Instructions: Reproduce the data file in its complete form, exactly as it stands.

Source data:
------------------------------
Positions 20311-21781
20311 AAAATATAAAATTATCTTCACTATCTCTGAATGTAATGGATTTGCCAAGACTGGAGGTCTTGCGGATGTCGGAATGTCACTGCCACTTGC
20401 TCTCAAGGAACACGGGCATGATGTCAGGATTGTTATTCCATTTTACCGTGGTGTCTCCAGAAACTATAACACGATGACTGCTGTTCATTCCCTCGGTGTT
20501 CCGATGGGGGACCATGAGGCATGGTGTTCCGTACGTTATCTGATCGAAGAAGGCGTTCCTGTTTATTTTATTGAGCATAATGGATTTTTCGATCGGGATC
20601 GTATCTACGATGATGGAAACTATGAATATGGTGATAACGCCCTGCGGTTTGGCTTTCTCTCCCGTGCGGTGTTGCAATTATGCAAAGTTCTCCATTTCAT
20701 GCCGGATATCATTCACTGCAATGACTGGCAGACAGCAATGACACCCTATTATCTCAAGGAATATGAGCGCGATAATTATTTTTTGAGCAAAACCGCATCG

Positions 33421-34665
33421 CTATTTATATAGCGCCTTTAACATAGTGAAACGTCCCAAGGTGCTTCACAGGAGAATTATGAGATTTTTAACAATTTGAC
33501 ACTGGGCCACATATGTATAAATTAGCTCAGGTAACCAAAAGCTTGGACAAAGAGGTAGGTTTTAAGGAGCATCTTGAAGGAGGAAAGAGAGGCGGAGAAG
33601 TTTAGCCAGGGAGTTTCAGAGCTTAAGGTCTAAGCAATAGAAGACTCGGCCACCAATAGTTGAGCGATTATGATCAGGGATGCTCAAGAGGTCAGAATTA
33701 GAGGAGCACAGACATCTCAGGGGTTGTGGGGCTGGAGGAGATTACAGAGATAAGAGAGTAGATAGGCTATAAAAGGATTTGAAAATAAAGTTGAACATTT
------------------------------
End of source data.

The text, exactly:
Positions 20311-21781
20311 AAAATATAAAATTATCTTCACTATCTCTGAATGTAATGGATTTGCCAAGACTGGAGGTCTTGCGGATGTCGGAATGTCACTGCCACTTGC
20401 TCTCAAGGAACACGGGCATGATGTCAGGATTGTTATTCCATTTTACCGTGGTGTCTCCAGAAACTATAACACGATGACTGCTGTTCATTCCCTCGGTGTT
20501 CCGATGGGGGACCATGAGGCATGGTGTTCCGTACGTTATCTGATCGAAGAAGGCGTTCCTGTTTATTTTATTGAGCATAATGGATTTTTCGATCGGGATC
20601 GTATCTACGATGATGGAAACTATGAATATGGTGATAACGCCCTGCGGTTTGGCTTTCTCTCCCGTGCGGTGTTGCAATTATGCAAAGTTCTCCATTTCAT
20701 GCCGGATATCATTCACTGCAATGACTGGCAGACAGCAATGACACCCTATTATCTCAAGGAATATGAGCGCGATAATTATTTTTTGAGCAAAACCGCATCG

Positions 33421-34665
33421 CTATTTATATAGCGCCTTTAACATAGTGAAACGTCCCAAGGTGCTTCACAGGAGAATTATGAGATTTTTAACAATTTGAC
33501 ACTGGGCCACATATGTATAAATTAGCTCAGGTAACCAAAAGCTTGGACAAAGAGGTAGGTTTTAAGGAGCATCTTGAAGGAGGAAAGAGAGGCGGAGAAG
33601 TTTAGCCAGGGAGTTTCAGAGCTTAAGGTCTAAGCAATAGAAGACTCGGCCACCAATAGTTGAGCGATTATGATCAGGGATGCTCAAGAGGTCAGAATTA
33701 GAGGAGCACAGACATCTCAGGGGTTGTGGGGCTGGAGGAGATTACAGAGATAAGAGAGTAGATAGGCTATAAAAGGATTTGAAAATAAAGTTGAACATTT